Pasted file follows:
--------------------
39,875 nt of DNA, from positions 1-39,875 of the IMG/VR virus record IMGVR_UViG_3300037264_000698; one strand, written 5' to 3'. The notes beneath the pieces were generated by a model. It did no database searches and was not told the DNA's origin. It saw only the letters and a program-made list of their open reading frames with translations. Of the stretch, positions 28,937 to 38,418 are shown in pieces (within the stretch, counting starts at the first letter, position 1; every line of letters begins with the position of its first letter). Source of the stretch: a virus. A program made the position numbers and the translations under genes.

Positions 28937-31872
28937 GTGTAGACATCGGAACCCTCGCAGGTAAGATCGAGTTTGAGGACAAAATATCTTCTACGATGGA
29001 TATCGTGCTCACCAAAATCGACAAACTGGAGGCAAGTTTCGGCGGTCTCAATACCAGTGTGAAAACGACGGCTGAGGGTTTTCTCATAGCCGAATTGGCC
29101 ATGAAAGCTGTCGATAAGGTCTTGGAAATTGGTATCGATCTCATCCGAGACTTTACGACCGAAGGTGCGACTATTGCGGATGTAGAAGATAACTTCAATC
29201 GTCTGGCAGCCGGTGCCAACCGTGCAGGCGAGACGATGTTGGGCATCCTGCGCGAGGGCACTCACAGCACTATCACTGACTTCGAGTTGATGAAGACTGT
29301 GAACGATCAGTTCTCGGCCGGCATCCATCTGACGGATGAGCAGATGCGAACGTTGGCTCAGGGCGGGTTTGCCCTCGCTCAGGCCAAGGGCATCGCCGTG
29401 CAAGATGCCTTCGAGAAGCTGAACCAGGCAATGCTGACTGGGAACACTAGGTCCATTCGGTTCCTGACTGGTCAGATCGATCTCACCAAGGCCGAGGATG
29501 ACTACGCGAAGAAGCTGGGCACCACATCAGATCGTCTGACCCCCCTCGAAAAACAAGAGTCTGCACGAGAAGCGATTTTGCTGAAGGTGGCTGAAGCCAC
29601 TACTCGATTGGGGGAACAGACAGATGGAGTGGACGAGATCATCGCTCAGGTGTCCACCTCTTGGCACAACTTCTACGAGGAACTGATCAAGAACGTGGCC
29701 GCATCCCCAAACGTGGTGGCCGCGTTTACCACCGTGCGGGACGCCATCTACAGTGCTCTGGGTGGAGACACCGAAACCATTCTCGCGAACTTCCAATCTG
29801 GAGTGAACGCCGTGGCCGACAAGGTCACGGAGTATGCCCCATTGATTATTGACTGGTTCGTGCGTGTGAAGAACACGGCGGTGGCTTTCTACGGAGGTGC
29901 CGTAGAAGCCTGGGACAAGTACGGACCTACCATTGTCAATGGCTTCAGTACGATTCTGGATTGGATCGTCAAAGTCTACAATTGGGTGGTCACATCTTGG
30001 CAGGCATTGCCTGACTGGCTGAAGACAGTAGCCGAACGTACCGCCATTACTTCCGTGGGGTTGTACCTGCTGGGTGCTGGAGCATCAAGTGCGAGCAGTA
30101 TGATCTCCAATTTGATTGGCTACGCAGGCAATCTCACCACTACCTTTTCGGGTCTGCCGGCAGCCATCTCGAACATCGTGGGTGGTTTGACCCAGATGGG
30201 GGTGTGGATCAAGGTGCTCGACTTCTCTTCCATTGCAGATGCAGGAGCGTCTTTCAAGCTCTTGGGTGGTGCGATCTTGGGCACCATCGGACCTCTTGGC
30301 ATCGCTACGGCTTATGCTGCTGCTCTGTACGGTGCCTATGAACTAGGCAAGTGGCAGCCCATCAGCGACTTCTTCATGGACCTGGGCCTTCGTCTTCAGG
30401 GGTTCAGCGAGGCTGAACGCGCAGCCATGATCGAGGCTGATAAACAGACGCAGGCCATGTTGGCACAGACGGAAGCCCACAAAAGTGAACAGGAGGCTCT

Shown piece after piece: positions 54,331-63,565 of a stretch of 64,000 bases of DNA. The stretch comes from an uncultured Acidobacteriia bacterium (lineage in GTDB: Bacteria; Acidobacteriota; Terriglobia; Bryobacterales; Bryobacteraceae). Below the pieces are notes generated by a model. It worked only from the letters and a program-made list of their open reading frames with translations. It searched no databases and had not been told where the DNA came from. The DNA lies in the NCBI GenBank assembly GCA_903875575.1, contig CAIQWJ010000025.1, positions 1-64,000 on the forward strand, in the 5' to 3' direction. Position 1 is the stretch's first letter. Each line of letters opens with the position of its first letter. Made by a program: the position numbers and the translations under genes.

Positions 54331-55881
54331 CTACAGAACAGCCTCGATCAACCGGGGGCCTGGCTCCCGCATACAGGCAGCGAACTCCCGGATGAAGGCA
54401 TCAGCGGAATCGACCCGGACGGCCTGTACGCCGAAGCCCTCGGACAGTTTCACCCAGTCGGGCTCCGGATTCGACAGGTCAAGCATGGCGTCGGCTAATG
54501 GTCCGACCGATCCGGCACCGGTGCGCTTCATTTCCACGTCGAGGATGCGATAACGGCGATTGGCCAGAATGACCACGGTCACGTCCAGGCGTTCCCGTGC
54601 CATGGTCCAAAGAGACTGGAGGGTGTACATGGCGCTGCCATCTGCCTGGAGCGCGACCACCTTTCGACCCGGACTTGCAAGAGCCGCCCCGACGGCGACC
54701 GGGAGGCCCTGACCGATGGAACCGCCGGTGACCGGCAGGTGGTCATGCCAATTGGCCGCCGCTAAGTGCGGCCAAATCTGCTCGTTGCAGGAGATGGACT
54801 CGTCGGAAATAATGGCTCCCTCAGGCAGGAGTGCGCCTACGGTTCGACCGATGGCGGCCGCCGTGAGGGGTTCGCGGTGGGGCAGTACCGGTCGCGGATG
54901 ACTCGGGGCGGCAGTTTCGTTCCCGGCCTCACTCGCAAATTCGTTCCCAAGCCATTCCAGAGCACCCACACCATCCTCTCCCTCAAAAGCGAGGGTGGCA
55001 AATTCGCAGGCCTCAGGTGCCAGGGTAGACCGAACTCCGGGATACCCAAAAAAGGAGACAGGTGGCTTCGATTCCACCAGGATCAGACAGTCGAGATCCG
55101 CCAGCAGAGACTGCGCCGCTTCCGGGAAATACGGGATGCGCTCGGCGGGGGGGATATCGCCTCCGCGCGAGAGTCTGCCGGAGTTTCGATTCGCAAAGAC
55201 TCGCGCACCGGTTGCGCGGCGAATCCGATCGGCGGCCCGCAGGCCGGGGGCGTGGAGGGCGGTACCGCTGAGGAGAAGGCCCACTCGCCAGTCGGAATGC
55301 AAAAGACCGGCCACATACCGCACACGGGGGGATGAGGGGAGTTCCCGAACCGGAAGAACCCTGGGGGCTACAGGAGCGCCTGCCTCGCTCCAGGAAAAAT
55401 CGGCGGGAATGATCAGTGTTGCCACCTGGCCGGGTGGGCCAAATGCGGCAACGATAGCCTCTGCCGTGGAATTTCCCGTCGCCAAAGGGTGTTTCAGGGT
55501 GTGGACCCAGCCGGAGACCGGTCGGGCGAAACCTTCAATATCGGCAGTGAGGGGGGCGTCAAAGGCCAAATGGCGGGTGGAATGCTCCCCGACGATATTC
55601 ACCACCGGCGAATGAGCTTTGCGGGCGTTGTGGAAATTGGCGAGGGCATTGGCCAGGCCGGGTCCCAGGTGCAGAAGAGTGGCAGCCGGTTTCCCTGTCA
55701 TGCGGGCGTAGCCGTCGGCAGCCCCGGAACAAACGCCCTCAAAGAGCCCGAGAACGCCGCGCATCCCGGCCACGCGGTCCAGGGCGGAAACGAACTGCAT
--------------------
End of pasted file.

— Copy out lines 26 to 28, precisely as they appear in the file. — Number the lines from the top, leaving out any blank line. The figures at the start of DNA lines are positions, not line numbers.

54801 CGTCGGAAATAATGGCTCCCTCAGGCAGGAGTGCGCCTACGGTTCGACCGATGGCGGCCGCCGTGAGGGGTTCGCGGTGGGGCAGTACCGGTCGCGGATG
54901 ACTCGGGGCGGCAGTTTCGTTCCCGGCCTCACTCGCAAATTCGTTCCCAAGCCATTCCAGAGCACCCACACCATCCTCTCCCTCAAAAGCGAGGGTGGCA
55001 AATTCGCAGGCCTCAGGTGCCAGGGTAGACCGAACTCCGGGATACCCAAAAAAGGAGACAGGTGGCTTCGATTCCACCAGGATCAGACAGTCGAGATCCG